Amazon.com was the clear beneficiary.
The online retailer is expected to report a 25 percent increase in fourth-quarter sales to $44.7 billion, according to the average estimate of analysts surveyed by Thomson Reuters. The company reports earnings after the bell Thursday. Earnings per share likely jumped to $1.35 from $1, thanks to rising profit at the cloud computing business Amazon Web Services (AWS).
"Based on largely tepid holiday results elsewhere in retail, we think that AMZN captured an outsized amount of share," wrote Edward Yruma, an analyst at Pacific Crest Securities, in a report on Jan. 29. "It will continue to take market share and also benefit as total share accorded to e-commerce continues to grow."
Yruma recommends buying the shares and has a $905 price target on Amazon, 9.9 percent above the stock's closing price on Tuesday.
The transition from offline to online is nothing new. It's the story of Amazon, starting with books in the 1990s and moving to almost every other segment of retail since then.
Amazon keeps punishing competitors by constantly adding new features and services to its logistics network and subscription offerings, ensuring it has the best prices, widest selection of products and most efficient delivery systems. Meanwhile, malls are going vacant as Macy's, Sears and J.C. Penney close stores.
Prime memberships at Amazon run $99 a year and include speedy shipping (even on Sundays), digital content like music and video, one-hour restaurant delivery and access to the Prime Pantry grocery service. With the Echo personal assistant, the hottest-selling device over the holidays, Amazon makes all of that and much more available with voice commands.
Add it all up and Amazon isn't just spearheading the continued shift to web and mobile commerce, but is bundling it all together in ways that no rival can match.
In a report early last year, eMarketer predicted Amazon would grow 13 percent a year through 2020, while none of the world's other top 20 retailers would expand more than 7 percent annually. Factoring in all of Amazon's businesses, growth will be even faster. According to analysts polled by FactSet, sales will increase 23 percent in 2017, 21 percent in 2018 and 18 percent in 2019, following 28 percent in the year that just ended.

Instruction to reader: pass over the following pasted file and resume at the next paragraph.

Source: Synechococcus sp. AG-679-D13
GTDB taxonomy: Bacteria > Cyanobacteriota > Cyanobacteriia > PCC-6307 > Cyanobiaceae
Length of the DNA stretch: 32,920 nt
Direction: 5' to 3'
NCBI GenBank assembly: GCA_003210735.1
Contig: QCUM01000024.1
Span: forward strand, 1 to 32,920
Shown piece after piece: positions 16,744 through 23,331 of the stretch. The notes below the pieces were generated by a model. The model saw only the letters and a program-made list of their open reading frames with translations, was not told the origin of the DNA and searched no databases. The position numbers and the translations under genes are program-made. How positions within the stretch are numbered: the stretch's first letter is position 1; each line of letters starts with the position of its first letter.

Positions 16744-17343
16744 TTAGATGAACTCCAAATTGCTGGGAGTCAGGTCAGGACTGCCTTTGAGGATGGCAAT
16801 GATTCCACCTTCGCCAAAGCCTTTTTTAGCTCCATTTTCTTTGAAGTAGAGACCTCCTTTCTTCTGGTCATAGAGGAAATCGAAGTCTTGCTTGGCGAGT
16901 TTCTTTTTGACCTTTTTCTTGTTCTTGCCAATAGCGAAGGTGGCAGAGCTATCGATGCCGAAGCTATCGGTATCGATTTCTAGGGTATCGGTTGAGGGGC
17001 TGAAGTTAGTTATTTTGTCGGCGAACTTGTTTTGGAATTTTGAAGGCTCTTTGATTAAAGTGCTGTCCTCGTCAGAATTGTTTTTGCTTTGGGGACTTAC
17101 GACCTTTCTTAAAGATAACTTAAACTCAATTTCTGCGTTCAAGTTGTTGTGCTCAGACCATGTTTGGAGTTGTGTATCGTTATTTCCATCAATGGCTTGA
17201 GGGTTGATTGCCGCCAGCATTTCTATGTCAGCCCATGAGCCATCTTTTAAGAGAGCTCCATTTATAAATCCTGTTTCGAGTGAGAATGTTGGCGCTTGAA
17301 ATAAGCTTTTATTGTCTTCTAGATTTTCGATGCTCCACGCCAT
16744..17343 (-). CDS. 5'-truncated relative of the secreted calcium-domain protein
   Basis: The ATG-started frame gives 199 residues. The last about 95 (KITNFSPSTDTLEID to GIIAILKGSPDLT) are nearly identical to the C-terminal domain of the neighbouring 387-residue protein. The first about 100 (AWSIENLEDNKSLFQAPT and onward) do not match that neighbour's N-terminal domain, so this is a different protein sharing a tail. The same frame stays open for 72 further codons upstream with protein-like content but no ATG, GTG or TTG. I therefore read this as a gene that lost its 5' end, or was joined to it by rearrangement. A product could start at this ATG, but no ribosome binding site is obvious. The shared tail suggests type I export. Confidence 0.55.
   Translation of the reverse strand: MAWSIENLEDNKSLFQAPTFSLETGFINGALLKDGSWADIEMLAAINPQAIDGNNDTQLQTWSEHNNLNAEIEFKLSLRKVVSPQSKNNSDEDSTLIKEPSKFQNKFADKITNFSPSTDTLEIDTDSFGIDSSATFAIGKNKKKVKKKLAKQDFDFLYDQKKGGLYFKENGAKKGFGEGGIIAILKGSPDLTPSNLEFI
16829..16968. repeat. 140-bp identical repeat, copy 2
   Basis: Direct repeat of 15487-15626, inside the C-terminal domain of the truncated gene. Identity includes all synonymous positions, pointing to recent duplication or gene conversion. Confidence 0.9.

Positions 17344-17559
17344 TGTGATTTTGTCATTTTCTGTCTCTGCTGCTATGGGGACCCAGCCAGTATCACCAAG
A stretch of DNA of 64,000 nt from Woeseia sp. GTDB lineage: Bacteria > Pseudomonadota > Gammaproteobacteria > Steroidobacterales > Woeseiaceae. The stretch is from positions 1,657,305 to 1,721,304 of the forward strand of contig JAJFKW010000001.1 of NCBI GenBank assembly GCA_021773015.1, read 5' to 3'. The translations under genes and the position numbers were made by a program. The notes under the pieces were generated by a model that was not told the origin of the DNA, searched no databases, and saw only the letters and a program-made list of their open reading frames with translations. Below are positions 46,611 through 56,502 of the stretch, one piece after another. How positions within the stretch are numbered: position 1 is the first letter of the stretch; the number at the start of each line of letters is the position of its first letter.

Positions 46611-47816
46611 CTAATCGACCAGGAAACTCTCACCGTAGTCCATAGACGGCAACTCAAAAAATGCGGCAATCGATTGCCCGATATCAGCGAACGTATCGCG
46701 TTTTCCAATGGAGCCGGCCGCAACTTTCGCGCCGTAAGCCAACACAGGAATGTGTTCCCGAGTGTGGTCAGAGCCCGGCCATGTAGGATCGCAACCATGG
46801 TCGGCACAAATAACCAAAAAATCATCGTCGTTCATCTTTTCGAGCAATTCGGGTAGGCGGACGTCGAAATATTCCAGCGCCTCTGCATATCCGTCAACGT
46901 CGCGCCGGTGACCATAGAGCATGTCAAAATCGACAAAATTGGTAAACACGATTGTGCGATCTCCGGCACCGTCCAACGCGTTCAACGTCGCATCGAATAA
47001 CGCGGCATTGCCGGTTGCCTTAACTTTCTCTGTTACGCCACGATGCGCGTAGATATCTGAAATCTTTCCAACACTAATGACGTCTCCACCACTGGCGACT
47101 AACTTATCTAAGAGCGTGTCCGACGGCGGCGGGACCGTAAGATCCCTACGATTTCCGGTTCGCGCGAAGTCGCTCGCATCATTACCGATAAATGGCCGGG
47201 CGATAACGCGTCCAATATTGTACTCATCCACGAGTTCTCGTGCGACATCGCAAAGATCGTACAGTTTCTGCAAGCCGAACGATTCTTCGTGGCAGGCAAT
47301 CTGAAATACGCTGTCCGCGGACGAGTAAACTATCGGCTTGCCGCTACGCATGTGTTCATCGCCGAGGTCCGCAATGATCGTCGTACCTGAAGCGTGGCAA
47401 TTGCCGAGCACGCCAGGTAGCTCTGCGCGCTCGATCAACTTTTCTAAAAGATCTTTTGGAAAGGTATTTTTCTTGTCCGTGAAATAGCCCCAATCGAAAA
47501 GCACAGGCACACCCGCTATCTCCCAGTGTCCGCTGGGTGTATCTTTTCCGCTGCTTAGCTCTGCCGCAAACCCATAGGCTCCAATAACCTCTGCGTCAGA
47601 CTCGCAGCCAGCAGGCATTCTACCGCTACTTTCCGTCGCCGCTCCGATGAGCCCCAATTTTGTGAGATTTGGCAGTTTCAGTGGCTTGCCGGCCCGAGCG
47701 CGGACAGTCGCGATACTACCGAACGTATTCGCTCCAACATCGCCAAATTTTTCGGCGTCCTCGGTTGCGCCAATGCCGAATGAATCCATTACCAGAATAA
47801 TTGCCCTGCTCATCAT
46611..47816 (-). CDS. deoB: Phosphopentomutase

Wall Street remains exceptionally bullish on the stock, with 91 percent of analysts tracked by FactSet carrying "buy" recommendations.
But the administration of President Donald Trump has introduced some investor skepticism. Trump and Amazon CEO Jeff Bezos publicly sparred during the campaign, in part over how Trump was covered by The Washington Post, which Bezos owns. Trump indicated that Amazon had an antitrust issue and would have "such problems" if he were elected.
After slumping almost 9 percent in the four trading days following the election, Amazon shares bounced back and are trading near a record. Concern remains that Trump's travel ban focused on seven Muslim-majority nations and his potential reforms of the H-1B visa program could hurt Amazon and other tech companies that rely on foreign talent.
From a purely business standpoint, Amazon is riding high.
In addition to growth in e-commerce and a burgeoning gadget business with the Echo and Fire TV stick, Amazon is at the heart of business computing.
More enterprises are unplugging their servers and storage arrays and instead opting to run their workloads on computers that sit in AWS data centers. Amazon controls 45 percent of the cloud infrastructure market, more than double the market share of MIcrosoft, Google and IBM combined, according to Synergy Research.
Relative to Amazon's core business, AWS is a massive profit center and accounts for almost all of the company's operating margin.
"Given AWS' rapid pace of innovation, strong customer base, and ongoing efficiency gains, we believe cloud computing dominance and increased profitability is set to continue," wrote Robert Drbul, an analyst at Guggenheim Securities, in a report on Jan. 30. Drbul has a "buy" recommendation and $950 price target.